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Sport & Exercise

Nutrition for tendons and ligaments

The All Blacks perform the Haka during the All Blacks v Australia Semi Final match of the 2011 IRB Rugby World Cup. Eden Park, Auckland, New Zealand. Sunday 16 October 2011. Photo: Andrew Cornaga/ Photosport.co.nz

Damage to tendons and ligaments can affect us at any age.

However the recent world cup highlighted how easily athletes can be immobilised when these vital system fail.

The Rugby Facts

Research surrounding rugby injuries reveal that sprain and ligament injuries are the most common. The tackle (particularly side tackles) are the most common phase of play responsible for injury followed by the ruck. With the incidence of injury leading to loss of match play around 10.8 per 1000 player hours.

Around 30% of injury occurs in training the remainder in game play and more injuries occur at the start than at the end of the season.  As players age the injuries become more severe because of the increased physical weight of the player. They also become more aggressive and competitive and engage in faster bouts of play as they develop experience and skill.

Forwards are injured statistically more often than backs because of their greater body mass index. Backs tend to suffer more shoulder and arm injuries than other members of the team and all injuries have been improved by players wearing mouth guards and protective head gear.

Can Sports Nutrition Help?

Obviously nutrients can’t replace the hardware of protective clothing. However maintaining a steady stream of energy and hydration is important at every stage of play to enable players to physically manoeuvre skillfully and to mentally engage tactically in the game.

A Sports Dietitian can calculate an athletes energy needs for baseline (daily living) and then offer specific advice on the amounts and timing of meals and snacks to coincide with the peak performance that is required during training and competition. For personal information contact us now.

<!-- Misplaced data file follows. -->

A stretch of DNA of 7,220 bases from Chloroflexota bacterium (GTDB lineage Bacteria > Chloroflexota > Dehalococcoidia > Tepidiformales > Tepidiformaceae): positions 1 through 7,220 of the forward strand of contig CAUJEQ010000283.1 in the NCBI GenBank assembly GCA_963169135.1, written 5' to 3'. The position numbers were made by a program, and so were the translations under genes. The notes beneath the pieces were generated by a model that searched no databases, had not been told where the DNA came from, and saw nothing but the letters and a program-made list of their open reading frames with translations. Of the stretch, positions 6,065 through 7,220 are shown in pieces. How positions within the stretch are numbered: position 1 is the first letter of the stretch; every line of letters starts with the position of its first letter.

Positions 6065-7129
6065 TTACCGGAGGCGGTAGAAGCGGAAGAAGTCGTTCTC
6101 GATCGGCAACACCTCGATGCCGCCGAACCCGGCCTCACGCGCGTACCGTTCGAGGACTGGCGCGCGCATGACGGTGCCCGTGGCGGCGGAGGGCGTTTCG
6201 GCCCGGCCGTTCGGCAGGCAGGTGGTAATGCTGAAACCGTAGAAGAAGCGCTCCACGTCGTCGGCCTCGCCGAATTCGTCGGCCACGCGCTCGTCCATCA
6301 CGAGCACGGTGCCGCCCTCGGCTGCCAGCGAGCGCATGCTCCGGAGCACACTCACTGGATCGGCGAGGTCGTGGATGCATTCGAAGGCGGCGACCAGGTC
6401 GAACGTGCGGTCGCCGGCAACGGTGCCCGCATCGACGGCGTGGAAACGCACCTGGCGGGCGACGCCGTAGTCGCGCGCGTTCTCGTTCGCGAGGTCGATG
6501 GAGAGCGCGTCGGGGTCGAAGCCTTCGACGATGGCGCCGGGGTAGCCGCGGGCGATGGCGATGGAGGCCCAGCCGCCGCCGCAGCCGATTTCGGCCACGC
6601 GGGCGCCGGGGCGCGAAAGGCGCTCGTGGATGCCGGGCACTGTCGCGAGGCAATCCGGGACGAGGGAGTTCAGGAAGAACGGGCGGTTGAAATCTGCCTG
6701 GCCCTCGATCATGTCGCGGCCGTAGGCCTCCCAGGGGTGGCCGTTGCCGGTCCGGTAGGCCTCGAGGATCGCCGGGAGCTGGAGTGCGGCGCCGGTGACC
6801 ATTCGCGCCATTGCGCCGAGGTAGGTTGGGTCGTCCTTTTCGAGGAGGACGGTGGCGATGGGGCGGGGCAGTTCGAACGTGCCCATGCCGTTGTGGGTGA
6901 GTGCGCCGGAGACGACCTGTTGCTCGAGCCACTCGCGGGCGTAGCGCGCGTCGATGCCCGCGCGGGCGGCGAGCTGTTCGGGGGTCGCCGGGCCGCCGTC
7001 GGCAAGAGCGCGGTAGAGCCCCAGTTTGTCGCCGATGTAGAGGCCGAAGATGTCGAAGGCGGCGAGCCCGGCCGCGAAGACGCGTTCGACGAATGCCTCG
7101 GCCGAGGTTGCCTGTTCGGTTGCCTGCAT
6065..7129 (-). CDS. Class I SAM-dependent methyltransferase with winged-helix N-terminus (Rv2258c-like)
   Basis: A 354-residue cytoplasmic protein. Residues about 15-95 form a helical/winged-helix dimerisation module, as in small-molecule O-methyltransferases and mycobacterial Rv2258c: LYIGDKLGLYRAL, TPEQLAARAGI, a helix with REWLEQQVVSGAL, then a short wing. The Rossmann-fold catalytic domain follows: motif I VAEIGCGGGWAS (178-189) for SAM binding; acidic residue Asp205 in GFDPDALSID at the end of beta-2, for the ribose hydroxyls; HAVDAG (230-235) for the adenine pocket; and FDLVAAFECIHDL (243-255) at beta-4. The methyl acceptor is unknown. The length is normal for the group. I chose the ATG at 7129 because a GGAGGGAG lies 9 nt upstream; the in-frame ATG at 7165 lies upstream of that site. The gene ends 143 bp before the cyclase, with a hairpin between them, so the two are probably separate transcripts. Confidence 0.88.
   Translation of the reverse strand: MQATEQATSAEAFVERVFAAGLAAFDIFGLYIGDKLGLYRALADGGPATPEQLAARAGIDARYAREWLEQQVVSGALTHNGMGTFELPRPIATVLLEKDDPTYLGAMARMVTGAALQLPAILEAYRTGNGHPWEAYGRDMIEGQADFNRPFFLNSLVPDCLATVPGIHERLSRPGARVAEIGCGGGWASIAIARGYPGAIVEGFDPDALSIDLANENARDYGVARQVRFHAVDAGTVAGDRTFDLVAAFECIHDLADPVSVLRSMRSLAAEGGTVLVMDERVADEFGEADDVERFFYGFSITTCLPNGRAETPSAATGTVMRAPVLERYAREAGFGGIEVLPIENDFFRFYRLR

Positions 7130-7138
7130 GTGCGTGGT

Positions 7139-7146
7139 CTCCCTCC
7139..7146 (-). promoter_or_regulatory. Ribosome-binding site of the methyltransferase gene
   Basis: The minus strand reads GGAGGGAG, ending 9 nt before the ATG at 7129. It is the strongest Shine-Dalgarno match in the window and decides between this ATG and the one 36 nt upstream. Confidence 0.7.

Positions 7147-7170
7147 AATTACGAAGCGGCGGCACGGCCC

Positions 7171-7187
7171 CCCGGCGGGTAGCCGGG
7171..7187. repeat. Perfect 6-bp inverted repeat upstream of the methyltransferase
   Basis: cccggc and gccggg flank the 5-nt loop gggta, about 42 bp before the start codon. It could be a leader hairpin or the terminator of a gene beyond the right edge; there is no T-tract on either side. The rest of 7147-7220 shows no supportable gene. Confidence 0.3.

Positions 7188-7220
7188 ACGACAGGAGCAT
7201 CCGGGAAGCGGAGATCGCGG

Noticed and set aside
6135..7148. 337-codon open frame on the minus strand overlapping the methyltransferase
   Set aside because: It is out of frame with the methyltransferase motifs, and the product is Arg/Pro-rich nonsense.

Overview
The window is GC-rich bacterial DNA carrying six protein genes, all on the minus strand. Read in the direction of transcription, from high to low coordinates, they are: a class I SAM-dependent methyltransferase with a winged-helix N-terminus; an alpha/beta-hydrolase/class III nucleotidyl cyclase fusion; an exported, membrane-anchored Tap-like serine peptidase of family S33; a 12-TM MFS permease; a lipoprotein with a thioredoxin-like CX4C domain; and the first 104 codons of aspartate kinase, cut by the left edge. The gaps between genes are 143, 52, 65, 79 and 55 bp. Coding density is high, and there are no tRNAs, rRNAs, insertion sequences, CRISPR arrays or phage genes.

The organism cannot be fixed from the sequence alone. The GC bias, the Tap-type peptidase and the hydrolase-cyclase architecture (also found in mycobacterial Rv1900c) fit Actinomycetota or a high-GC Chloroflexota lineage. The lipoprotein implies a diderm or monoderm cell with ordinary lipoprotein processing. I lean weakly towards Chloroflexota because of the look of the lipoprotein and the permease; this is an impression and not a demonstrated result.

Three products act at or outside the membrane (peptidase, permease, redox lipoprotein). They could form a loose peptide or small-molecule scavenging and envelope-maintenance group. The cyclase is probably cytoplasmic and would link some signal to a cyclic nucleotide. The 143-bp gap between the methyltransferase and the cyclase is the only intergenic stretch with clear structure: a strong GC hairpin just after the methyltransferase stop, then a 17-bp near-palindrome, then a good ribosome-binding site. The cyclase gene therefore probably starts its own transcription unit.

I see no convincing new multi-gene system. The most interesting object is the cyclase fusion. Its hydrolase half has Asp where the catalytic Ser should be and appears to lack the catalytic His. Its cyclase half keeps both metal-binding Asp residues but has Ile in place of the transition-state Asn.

Nutrition for tendons and ligaments

Soft tissue injuries occur in 50% of rugby injuries with musculo-tendon strains and tears particularly of the lower limbs and thighs being the most common.

The following nutrients have been sited as improving ligament and tendon health:

  • Vitamin C generates collagen to help keep tendons strong. Good food sources include green peppers, watermelon, citrus fruit and all raw fruits and vegetables.
  • Protein and Calcium also help tendon strength and are found in foods such as tofu, milk, cheese, red, white and pinto beans.
  • Vitamin E reduces inflammation and may help to reduce tendenitis and is found in wheat germ, fatty fish (e.g.salmon and tuna) nuts, olive oil and eggs.
  • B group Vitamins help to maintain tendon reflexes and are found in eggs, beef, chicken, fish and shellfish.
  • Vitamin A is important for cell division, collagen renewal, tissue repair and vision. This vitamin increases the elasticity of collagen, maintaining strength of tendons and ligaments. Good food sources include eggs, fatty fish, yellow vegetables and margarine.
  • Glucosamine is made in the body from glucose and the amino acid glutamine and is important for ligament health. Good food sources include raw parsley and spinach.
  • Chrondroitin is naturally occurring in the body and a major component of cartilage.
  • Vitamin D helps build cartilage and aids calcium absorption to strengthen bone. Some does come from sunlight the rest from fatty foods such as salmon, margarine, oysters, fortified cereals and milk.

It is important to plan to maintain energy during all forms of sporting endeavour as fatigue leads to errors and injury.

For individual help with your own game plan contact us now for an appointment.

About the author View all

Lea Stening

Lea is one of New Zealand’s leading paediatric dietitians and also specialises in Sports Nutrition. She has specialised in Paediatric Nutrition for 31 years and in 1985 was the first paediatric dietitian to enter private practice in New Zealand. Lea helps families through her private consultations, public lectures, newspaper and magazine articles as well as television and radio interviews. Read more »

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